Medical Coding at Home – Catching the Upside of Obama’s Stimulus Plan

So Congress passes a comprehensive stimulus plan. It includes a rather large provision for modernizing the country’s health information technology. By doing so, President Obama and the US lawmakers look to lower the cost of health care and pass the savings onto the consumers, ideally lowering the cost of insurance, medicine, and services.

It’s a great plan. Many large hospitals have been implementing enterprise application integration since the mid-90’s. The integration initiative probably stemmed from the Y2K projects. But the cost-saving measures were recognized as a side result. Back then, many analysts priced the cost of integration in the billions of dollars. Very expensive for small organizations. But the stimulus plan will provide money and incentive for smaller hospitals, physicians networks, and solo practitioners who didn’t have the money to undertake the same cost-cutting measures.

The health care technology modernization program will make it easy for medical organizations to share information on patient records. When implemented, it will take less time to process claims and less paper to maintain and store patient records. That’s because patient records and the methods to create and retrieve them will be computerized. No longer will there be a need to pay for storage full of file folders and drawers. Ink and paper, especially the expensive formatted paper, will not be needed as much or at all. Additionally, what normally would take minutes to days to retrieve information from stored file folders can all be done in seconds with computers.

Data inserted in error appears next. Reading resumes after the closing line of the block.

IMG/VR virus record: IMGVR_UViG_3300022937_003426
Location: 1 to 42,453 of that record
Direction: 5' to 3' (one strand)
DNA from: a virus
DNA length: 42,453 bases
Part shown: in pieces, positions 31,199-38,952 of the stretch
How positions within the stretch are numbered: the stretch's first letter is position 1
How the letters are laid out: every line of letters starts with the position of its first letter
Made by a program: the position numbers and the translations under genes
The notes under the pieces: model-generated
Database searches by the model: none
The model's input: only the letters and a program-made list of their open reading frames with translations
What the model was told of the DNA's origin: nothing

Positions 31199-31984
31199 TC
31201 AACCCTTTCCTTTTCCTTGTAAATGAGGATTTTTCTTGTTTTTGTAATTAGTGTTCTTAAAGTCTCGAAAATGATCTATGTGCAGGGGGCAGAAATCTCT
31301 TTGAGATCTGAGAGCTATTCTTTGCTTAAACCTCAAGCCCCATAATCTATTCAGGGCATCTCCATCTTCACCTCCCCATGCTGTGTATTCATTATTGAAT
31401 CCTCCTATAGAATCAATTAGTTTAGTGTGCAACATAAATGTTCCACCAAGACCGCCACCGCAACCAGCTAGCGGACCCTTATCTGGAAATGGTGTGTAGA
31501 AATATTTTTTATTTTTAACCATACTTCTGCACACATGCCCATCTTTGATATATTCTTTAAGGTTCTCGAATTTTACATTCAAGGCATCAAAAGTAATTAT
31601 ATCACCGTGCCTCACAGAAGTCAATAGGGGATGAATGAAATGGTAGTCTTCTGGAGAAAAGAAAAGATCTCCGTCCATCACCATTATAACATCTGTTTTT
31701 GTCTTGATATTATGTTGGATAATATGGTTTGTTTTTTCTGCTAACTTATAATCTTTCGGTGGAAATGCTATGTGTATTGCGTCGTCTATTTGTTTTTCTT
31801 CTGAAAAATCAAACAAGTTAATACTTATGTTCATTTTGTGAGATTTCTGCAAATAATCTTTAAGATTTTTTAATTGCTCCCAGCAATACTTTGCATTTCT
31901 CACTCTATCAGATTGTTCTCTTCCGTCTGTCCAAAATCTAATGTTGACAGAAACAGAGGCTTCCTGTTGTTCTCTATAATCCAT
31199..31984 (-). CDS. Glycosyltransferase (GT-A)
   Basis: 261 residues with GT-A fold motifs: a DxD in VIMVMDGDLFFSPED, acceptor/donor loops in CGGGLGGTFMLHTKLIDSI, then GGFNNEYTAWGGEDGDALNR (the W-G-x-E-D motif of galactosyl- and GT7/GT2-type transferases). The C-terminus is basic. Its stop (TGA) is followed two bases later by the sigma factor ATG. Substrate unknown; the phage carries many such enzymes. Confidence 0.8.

These savings and efficiency measures are necessary because the senior population of the US is growing. And seniors require medical attention as part of their routine. Remember the baby boomers? The hippie generation is getting older, but continue to live a very active lifestyle. Constant health care allows them to pursue new hobbies and activities not traditionally pursued by seniors of the generation before them.

What does this mean to a medical coder? It means jobs. The health care system already relies on medical coders to maintain the standards of data input. Whenever a patient visits his doctor, the records of his visit must be entered in the system carefully and accurately in case another doctor needs to see it for emergency. The growing patient base will require scaling of everything health care, including medical coding.

For a certified medical coder with entrepreneurial tendency, there are plenty of small physicians network, dental offices, solo practitioners sprinkled around the United States. They are in small towns and large urban areas. These smaller organizations are prime candidates to target as clients.

Traditionally, small medical offices do not have the money to hire an in-house medical coder. Sometimes, they have one of the untrained office administrators do the requisite medical coding work for billing and insurance claim. The result is not always up to par with industry standards, but it got them by. Such ragtag practice will likely not work anymore with the new stimulus plan because in order for the cost saving measure to take effect, the data must be standardized throughout the nation.

A certified medical coder with the proper experience have the right skills and knowledge to jump in and start working. More importantly, if the medical coder has the right contacts, i.e. knows the doctor who owns a solo practice or the office manager, then he or she can arrange for coding assignments. The patient records can be picked up, enter the medical coding at home and returned in a digital format. The routine can be scaled up into a homegrown business with various solo practitioners and smaller physicians networks as clients.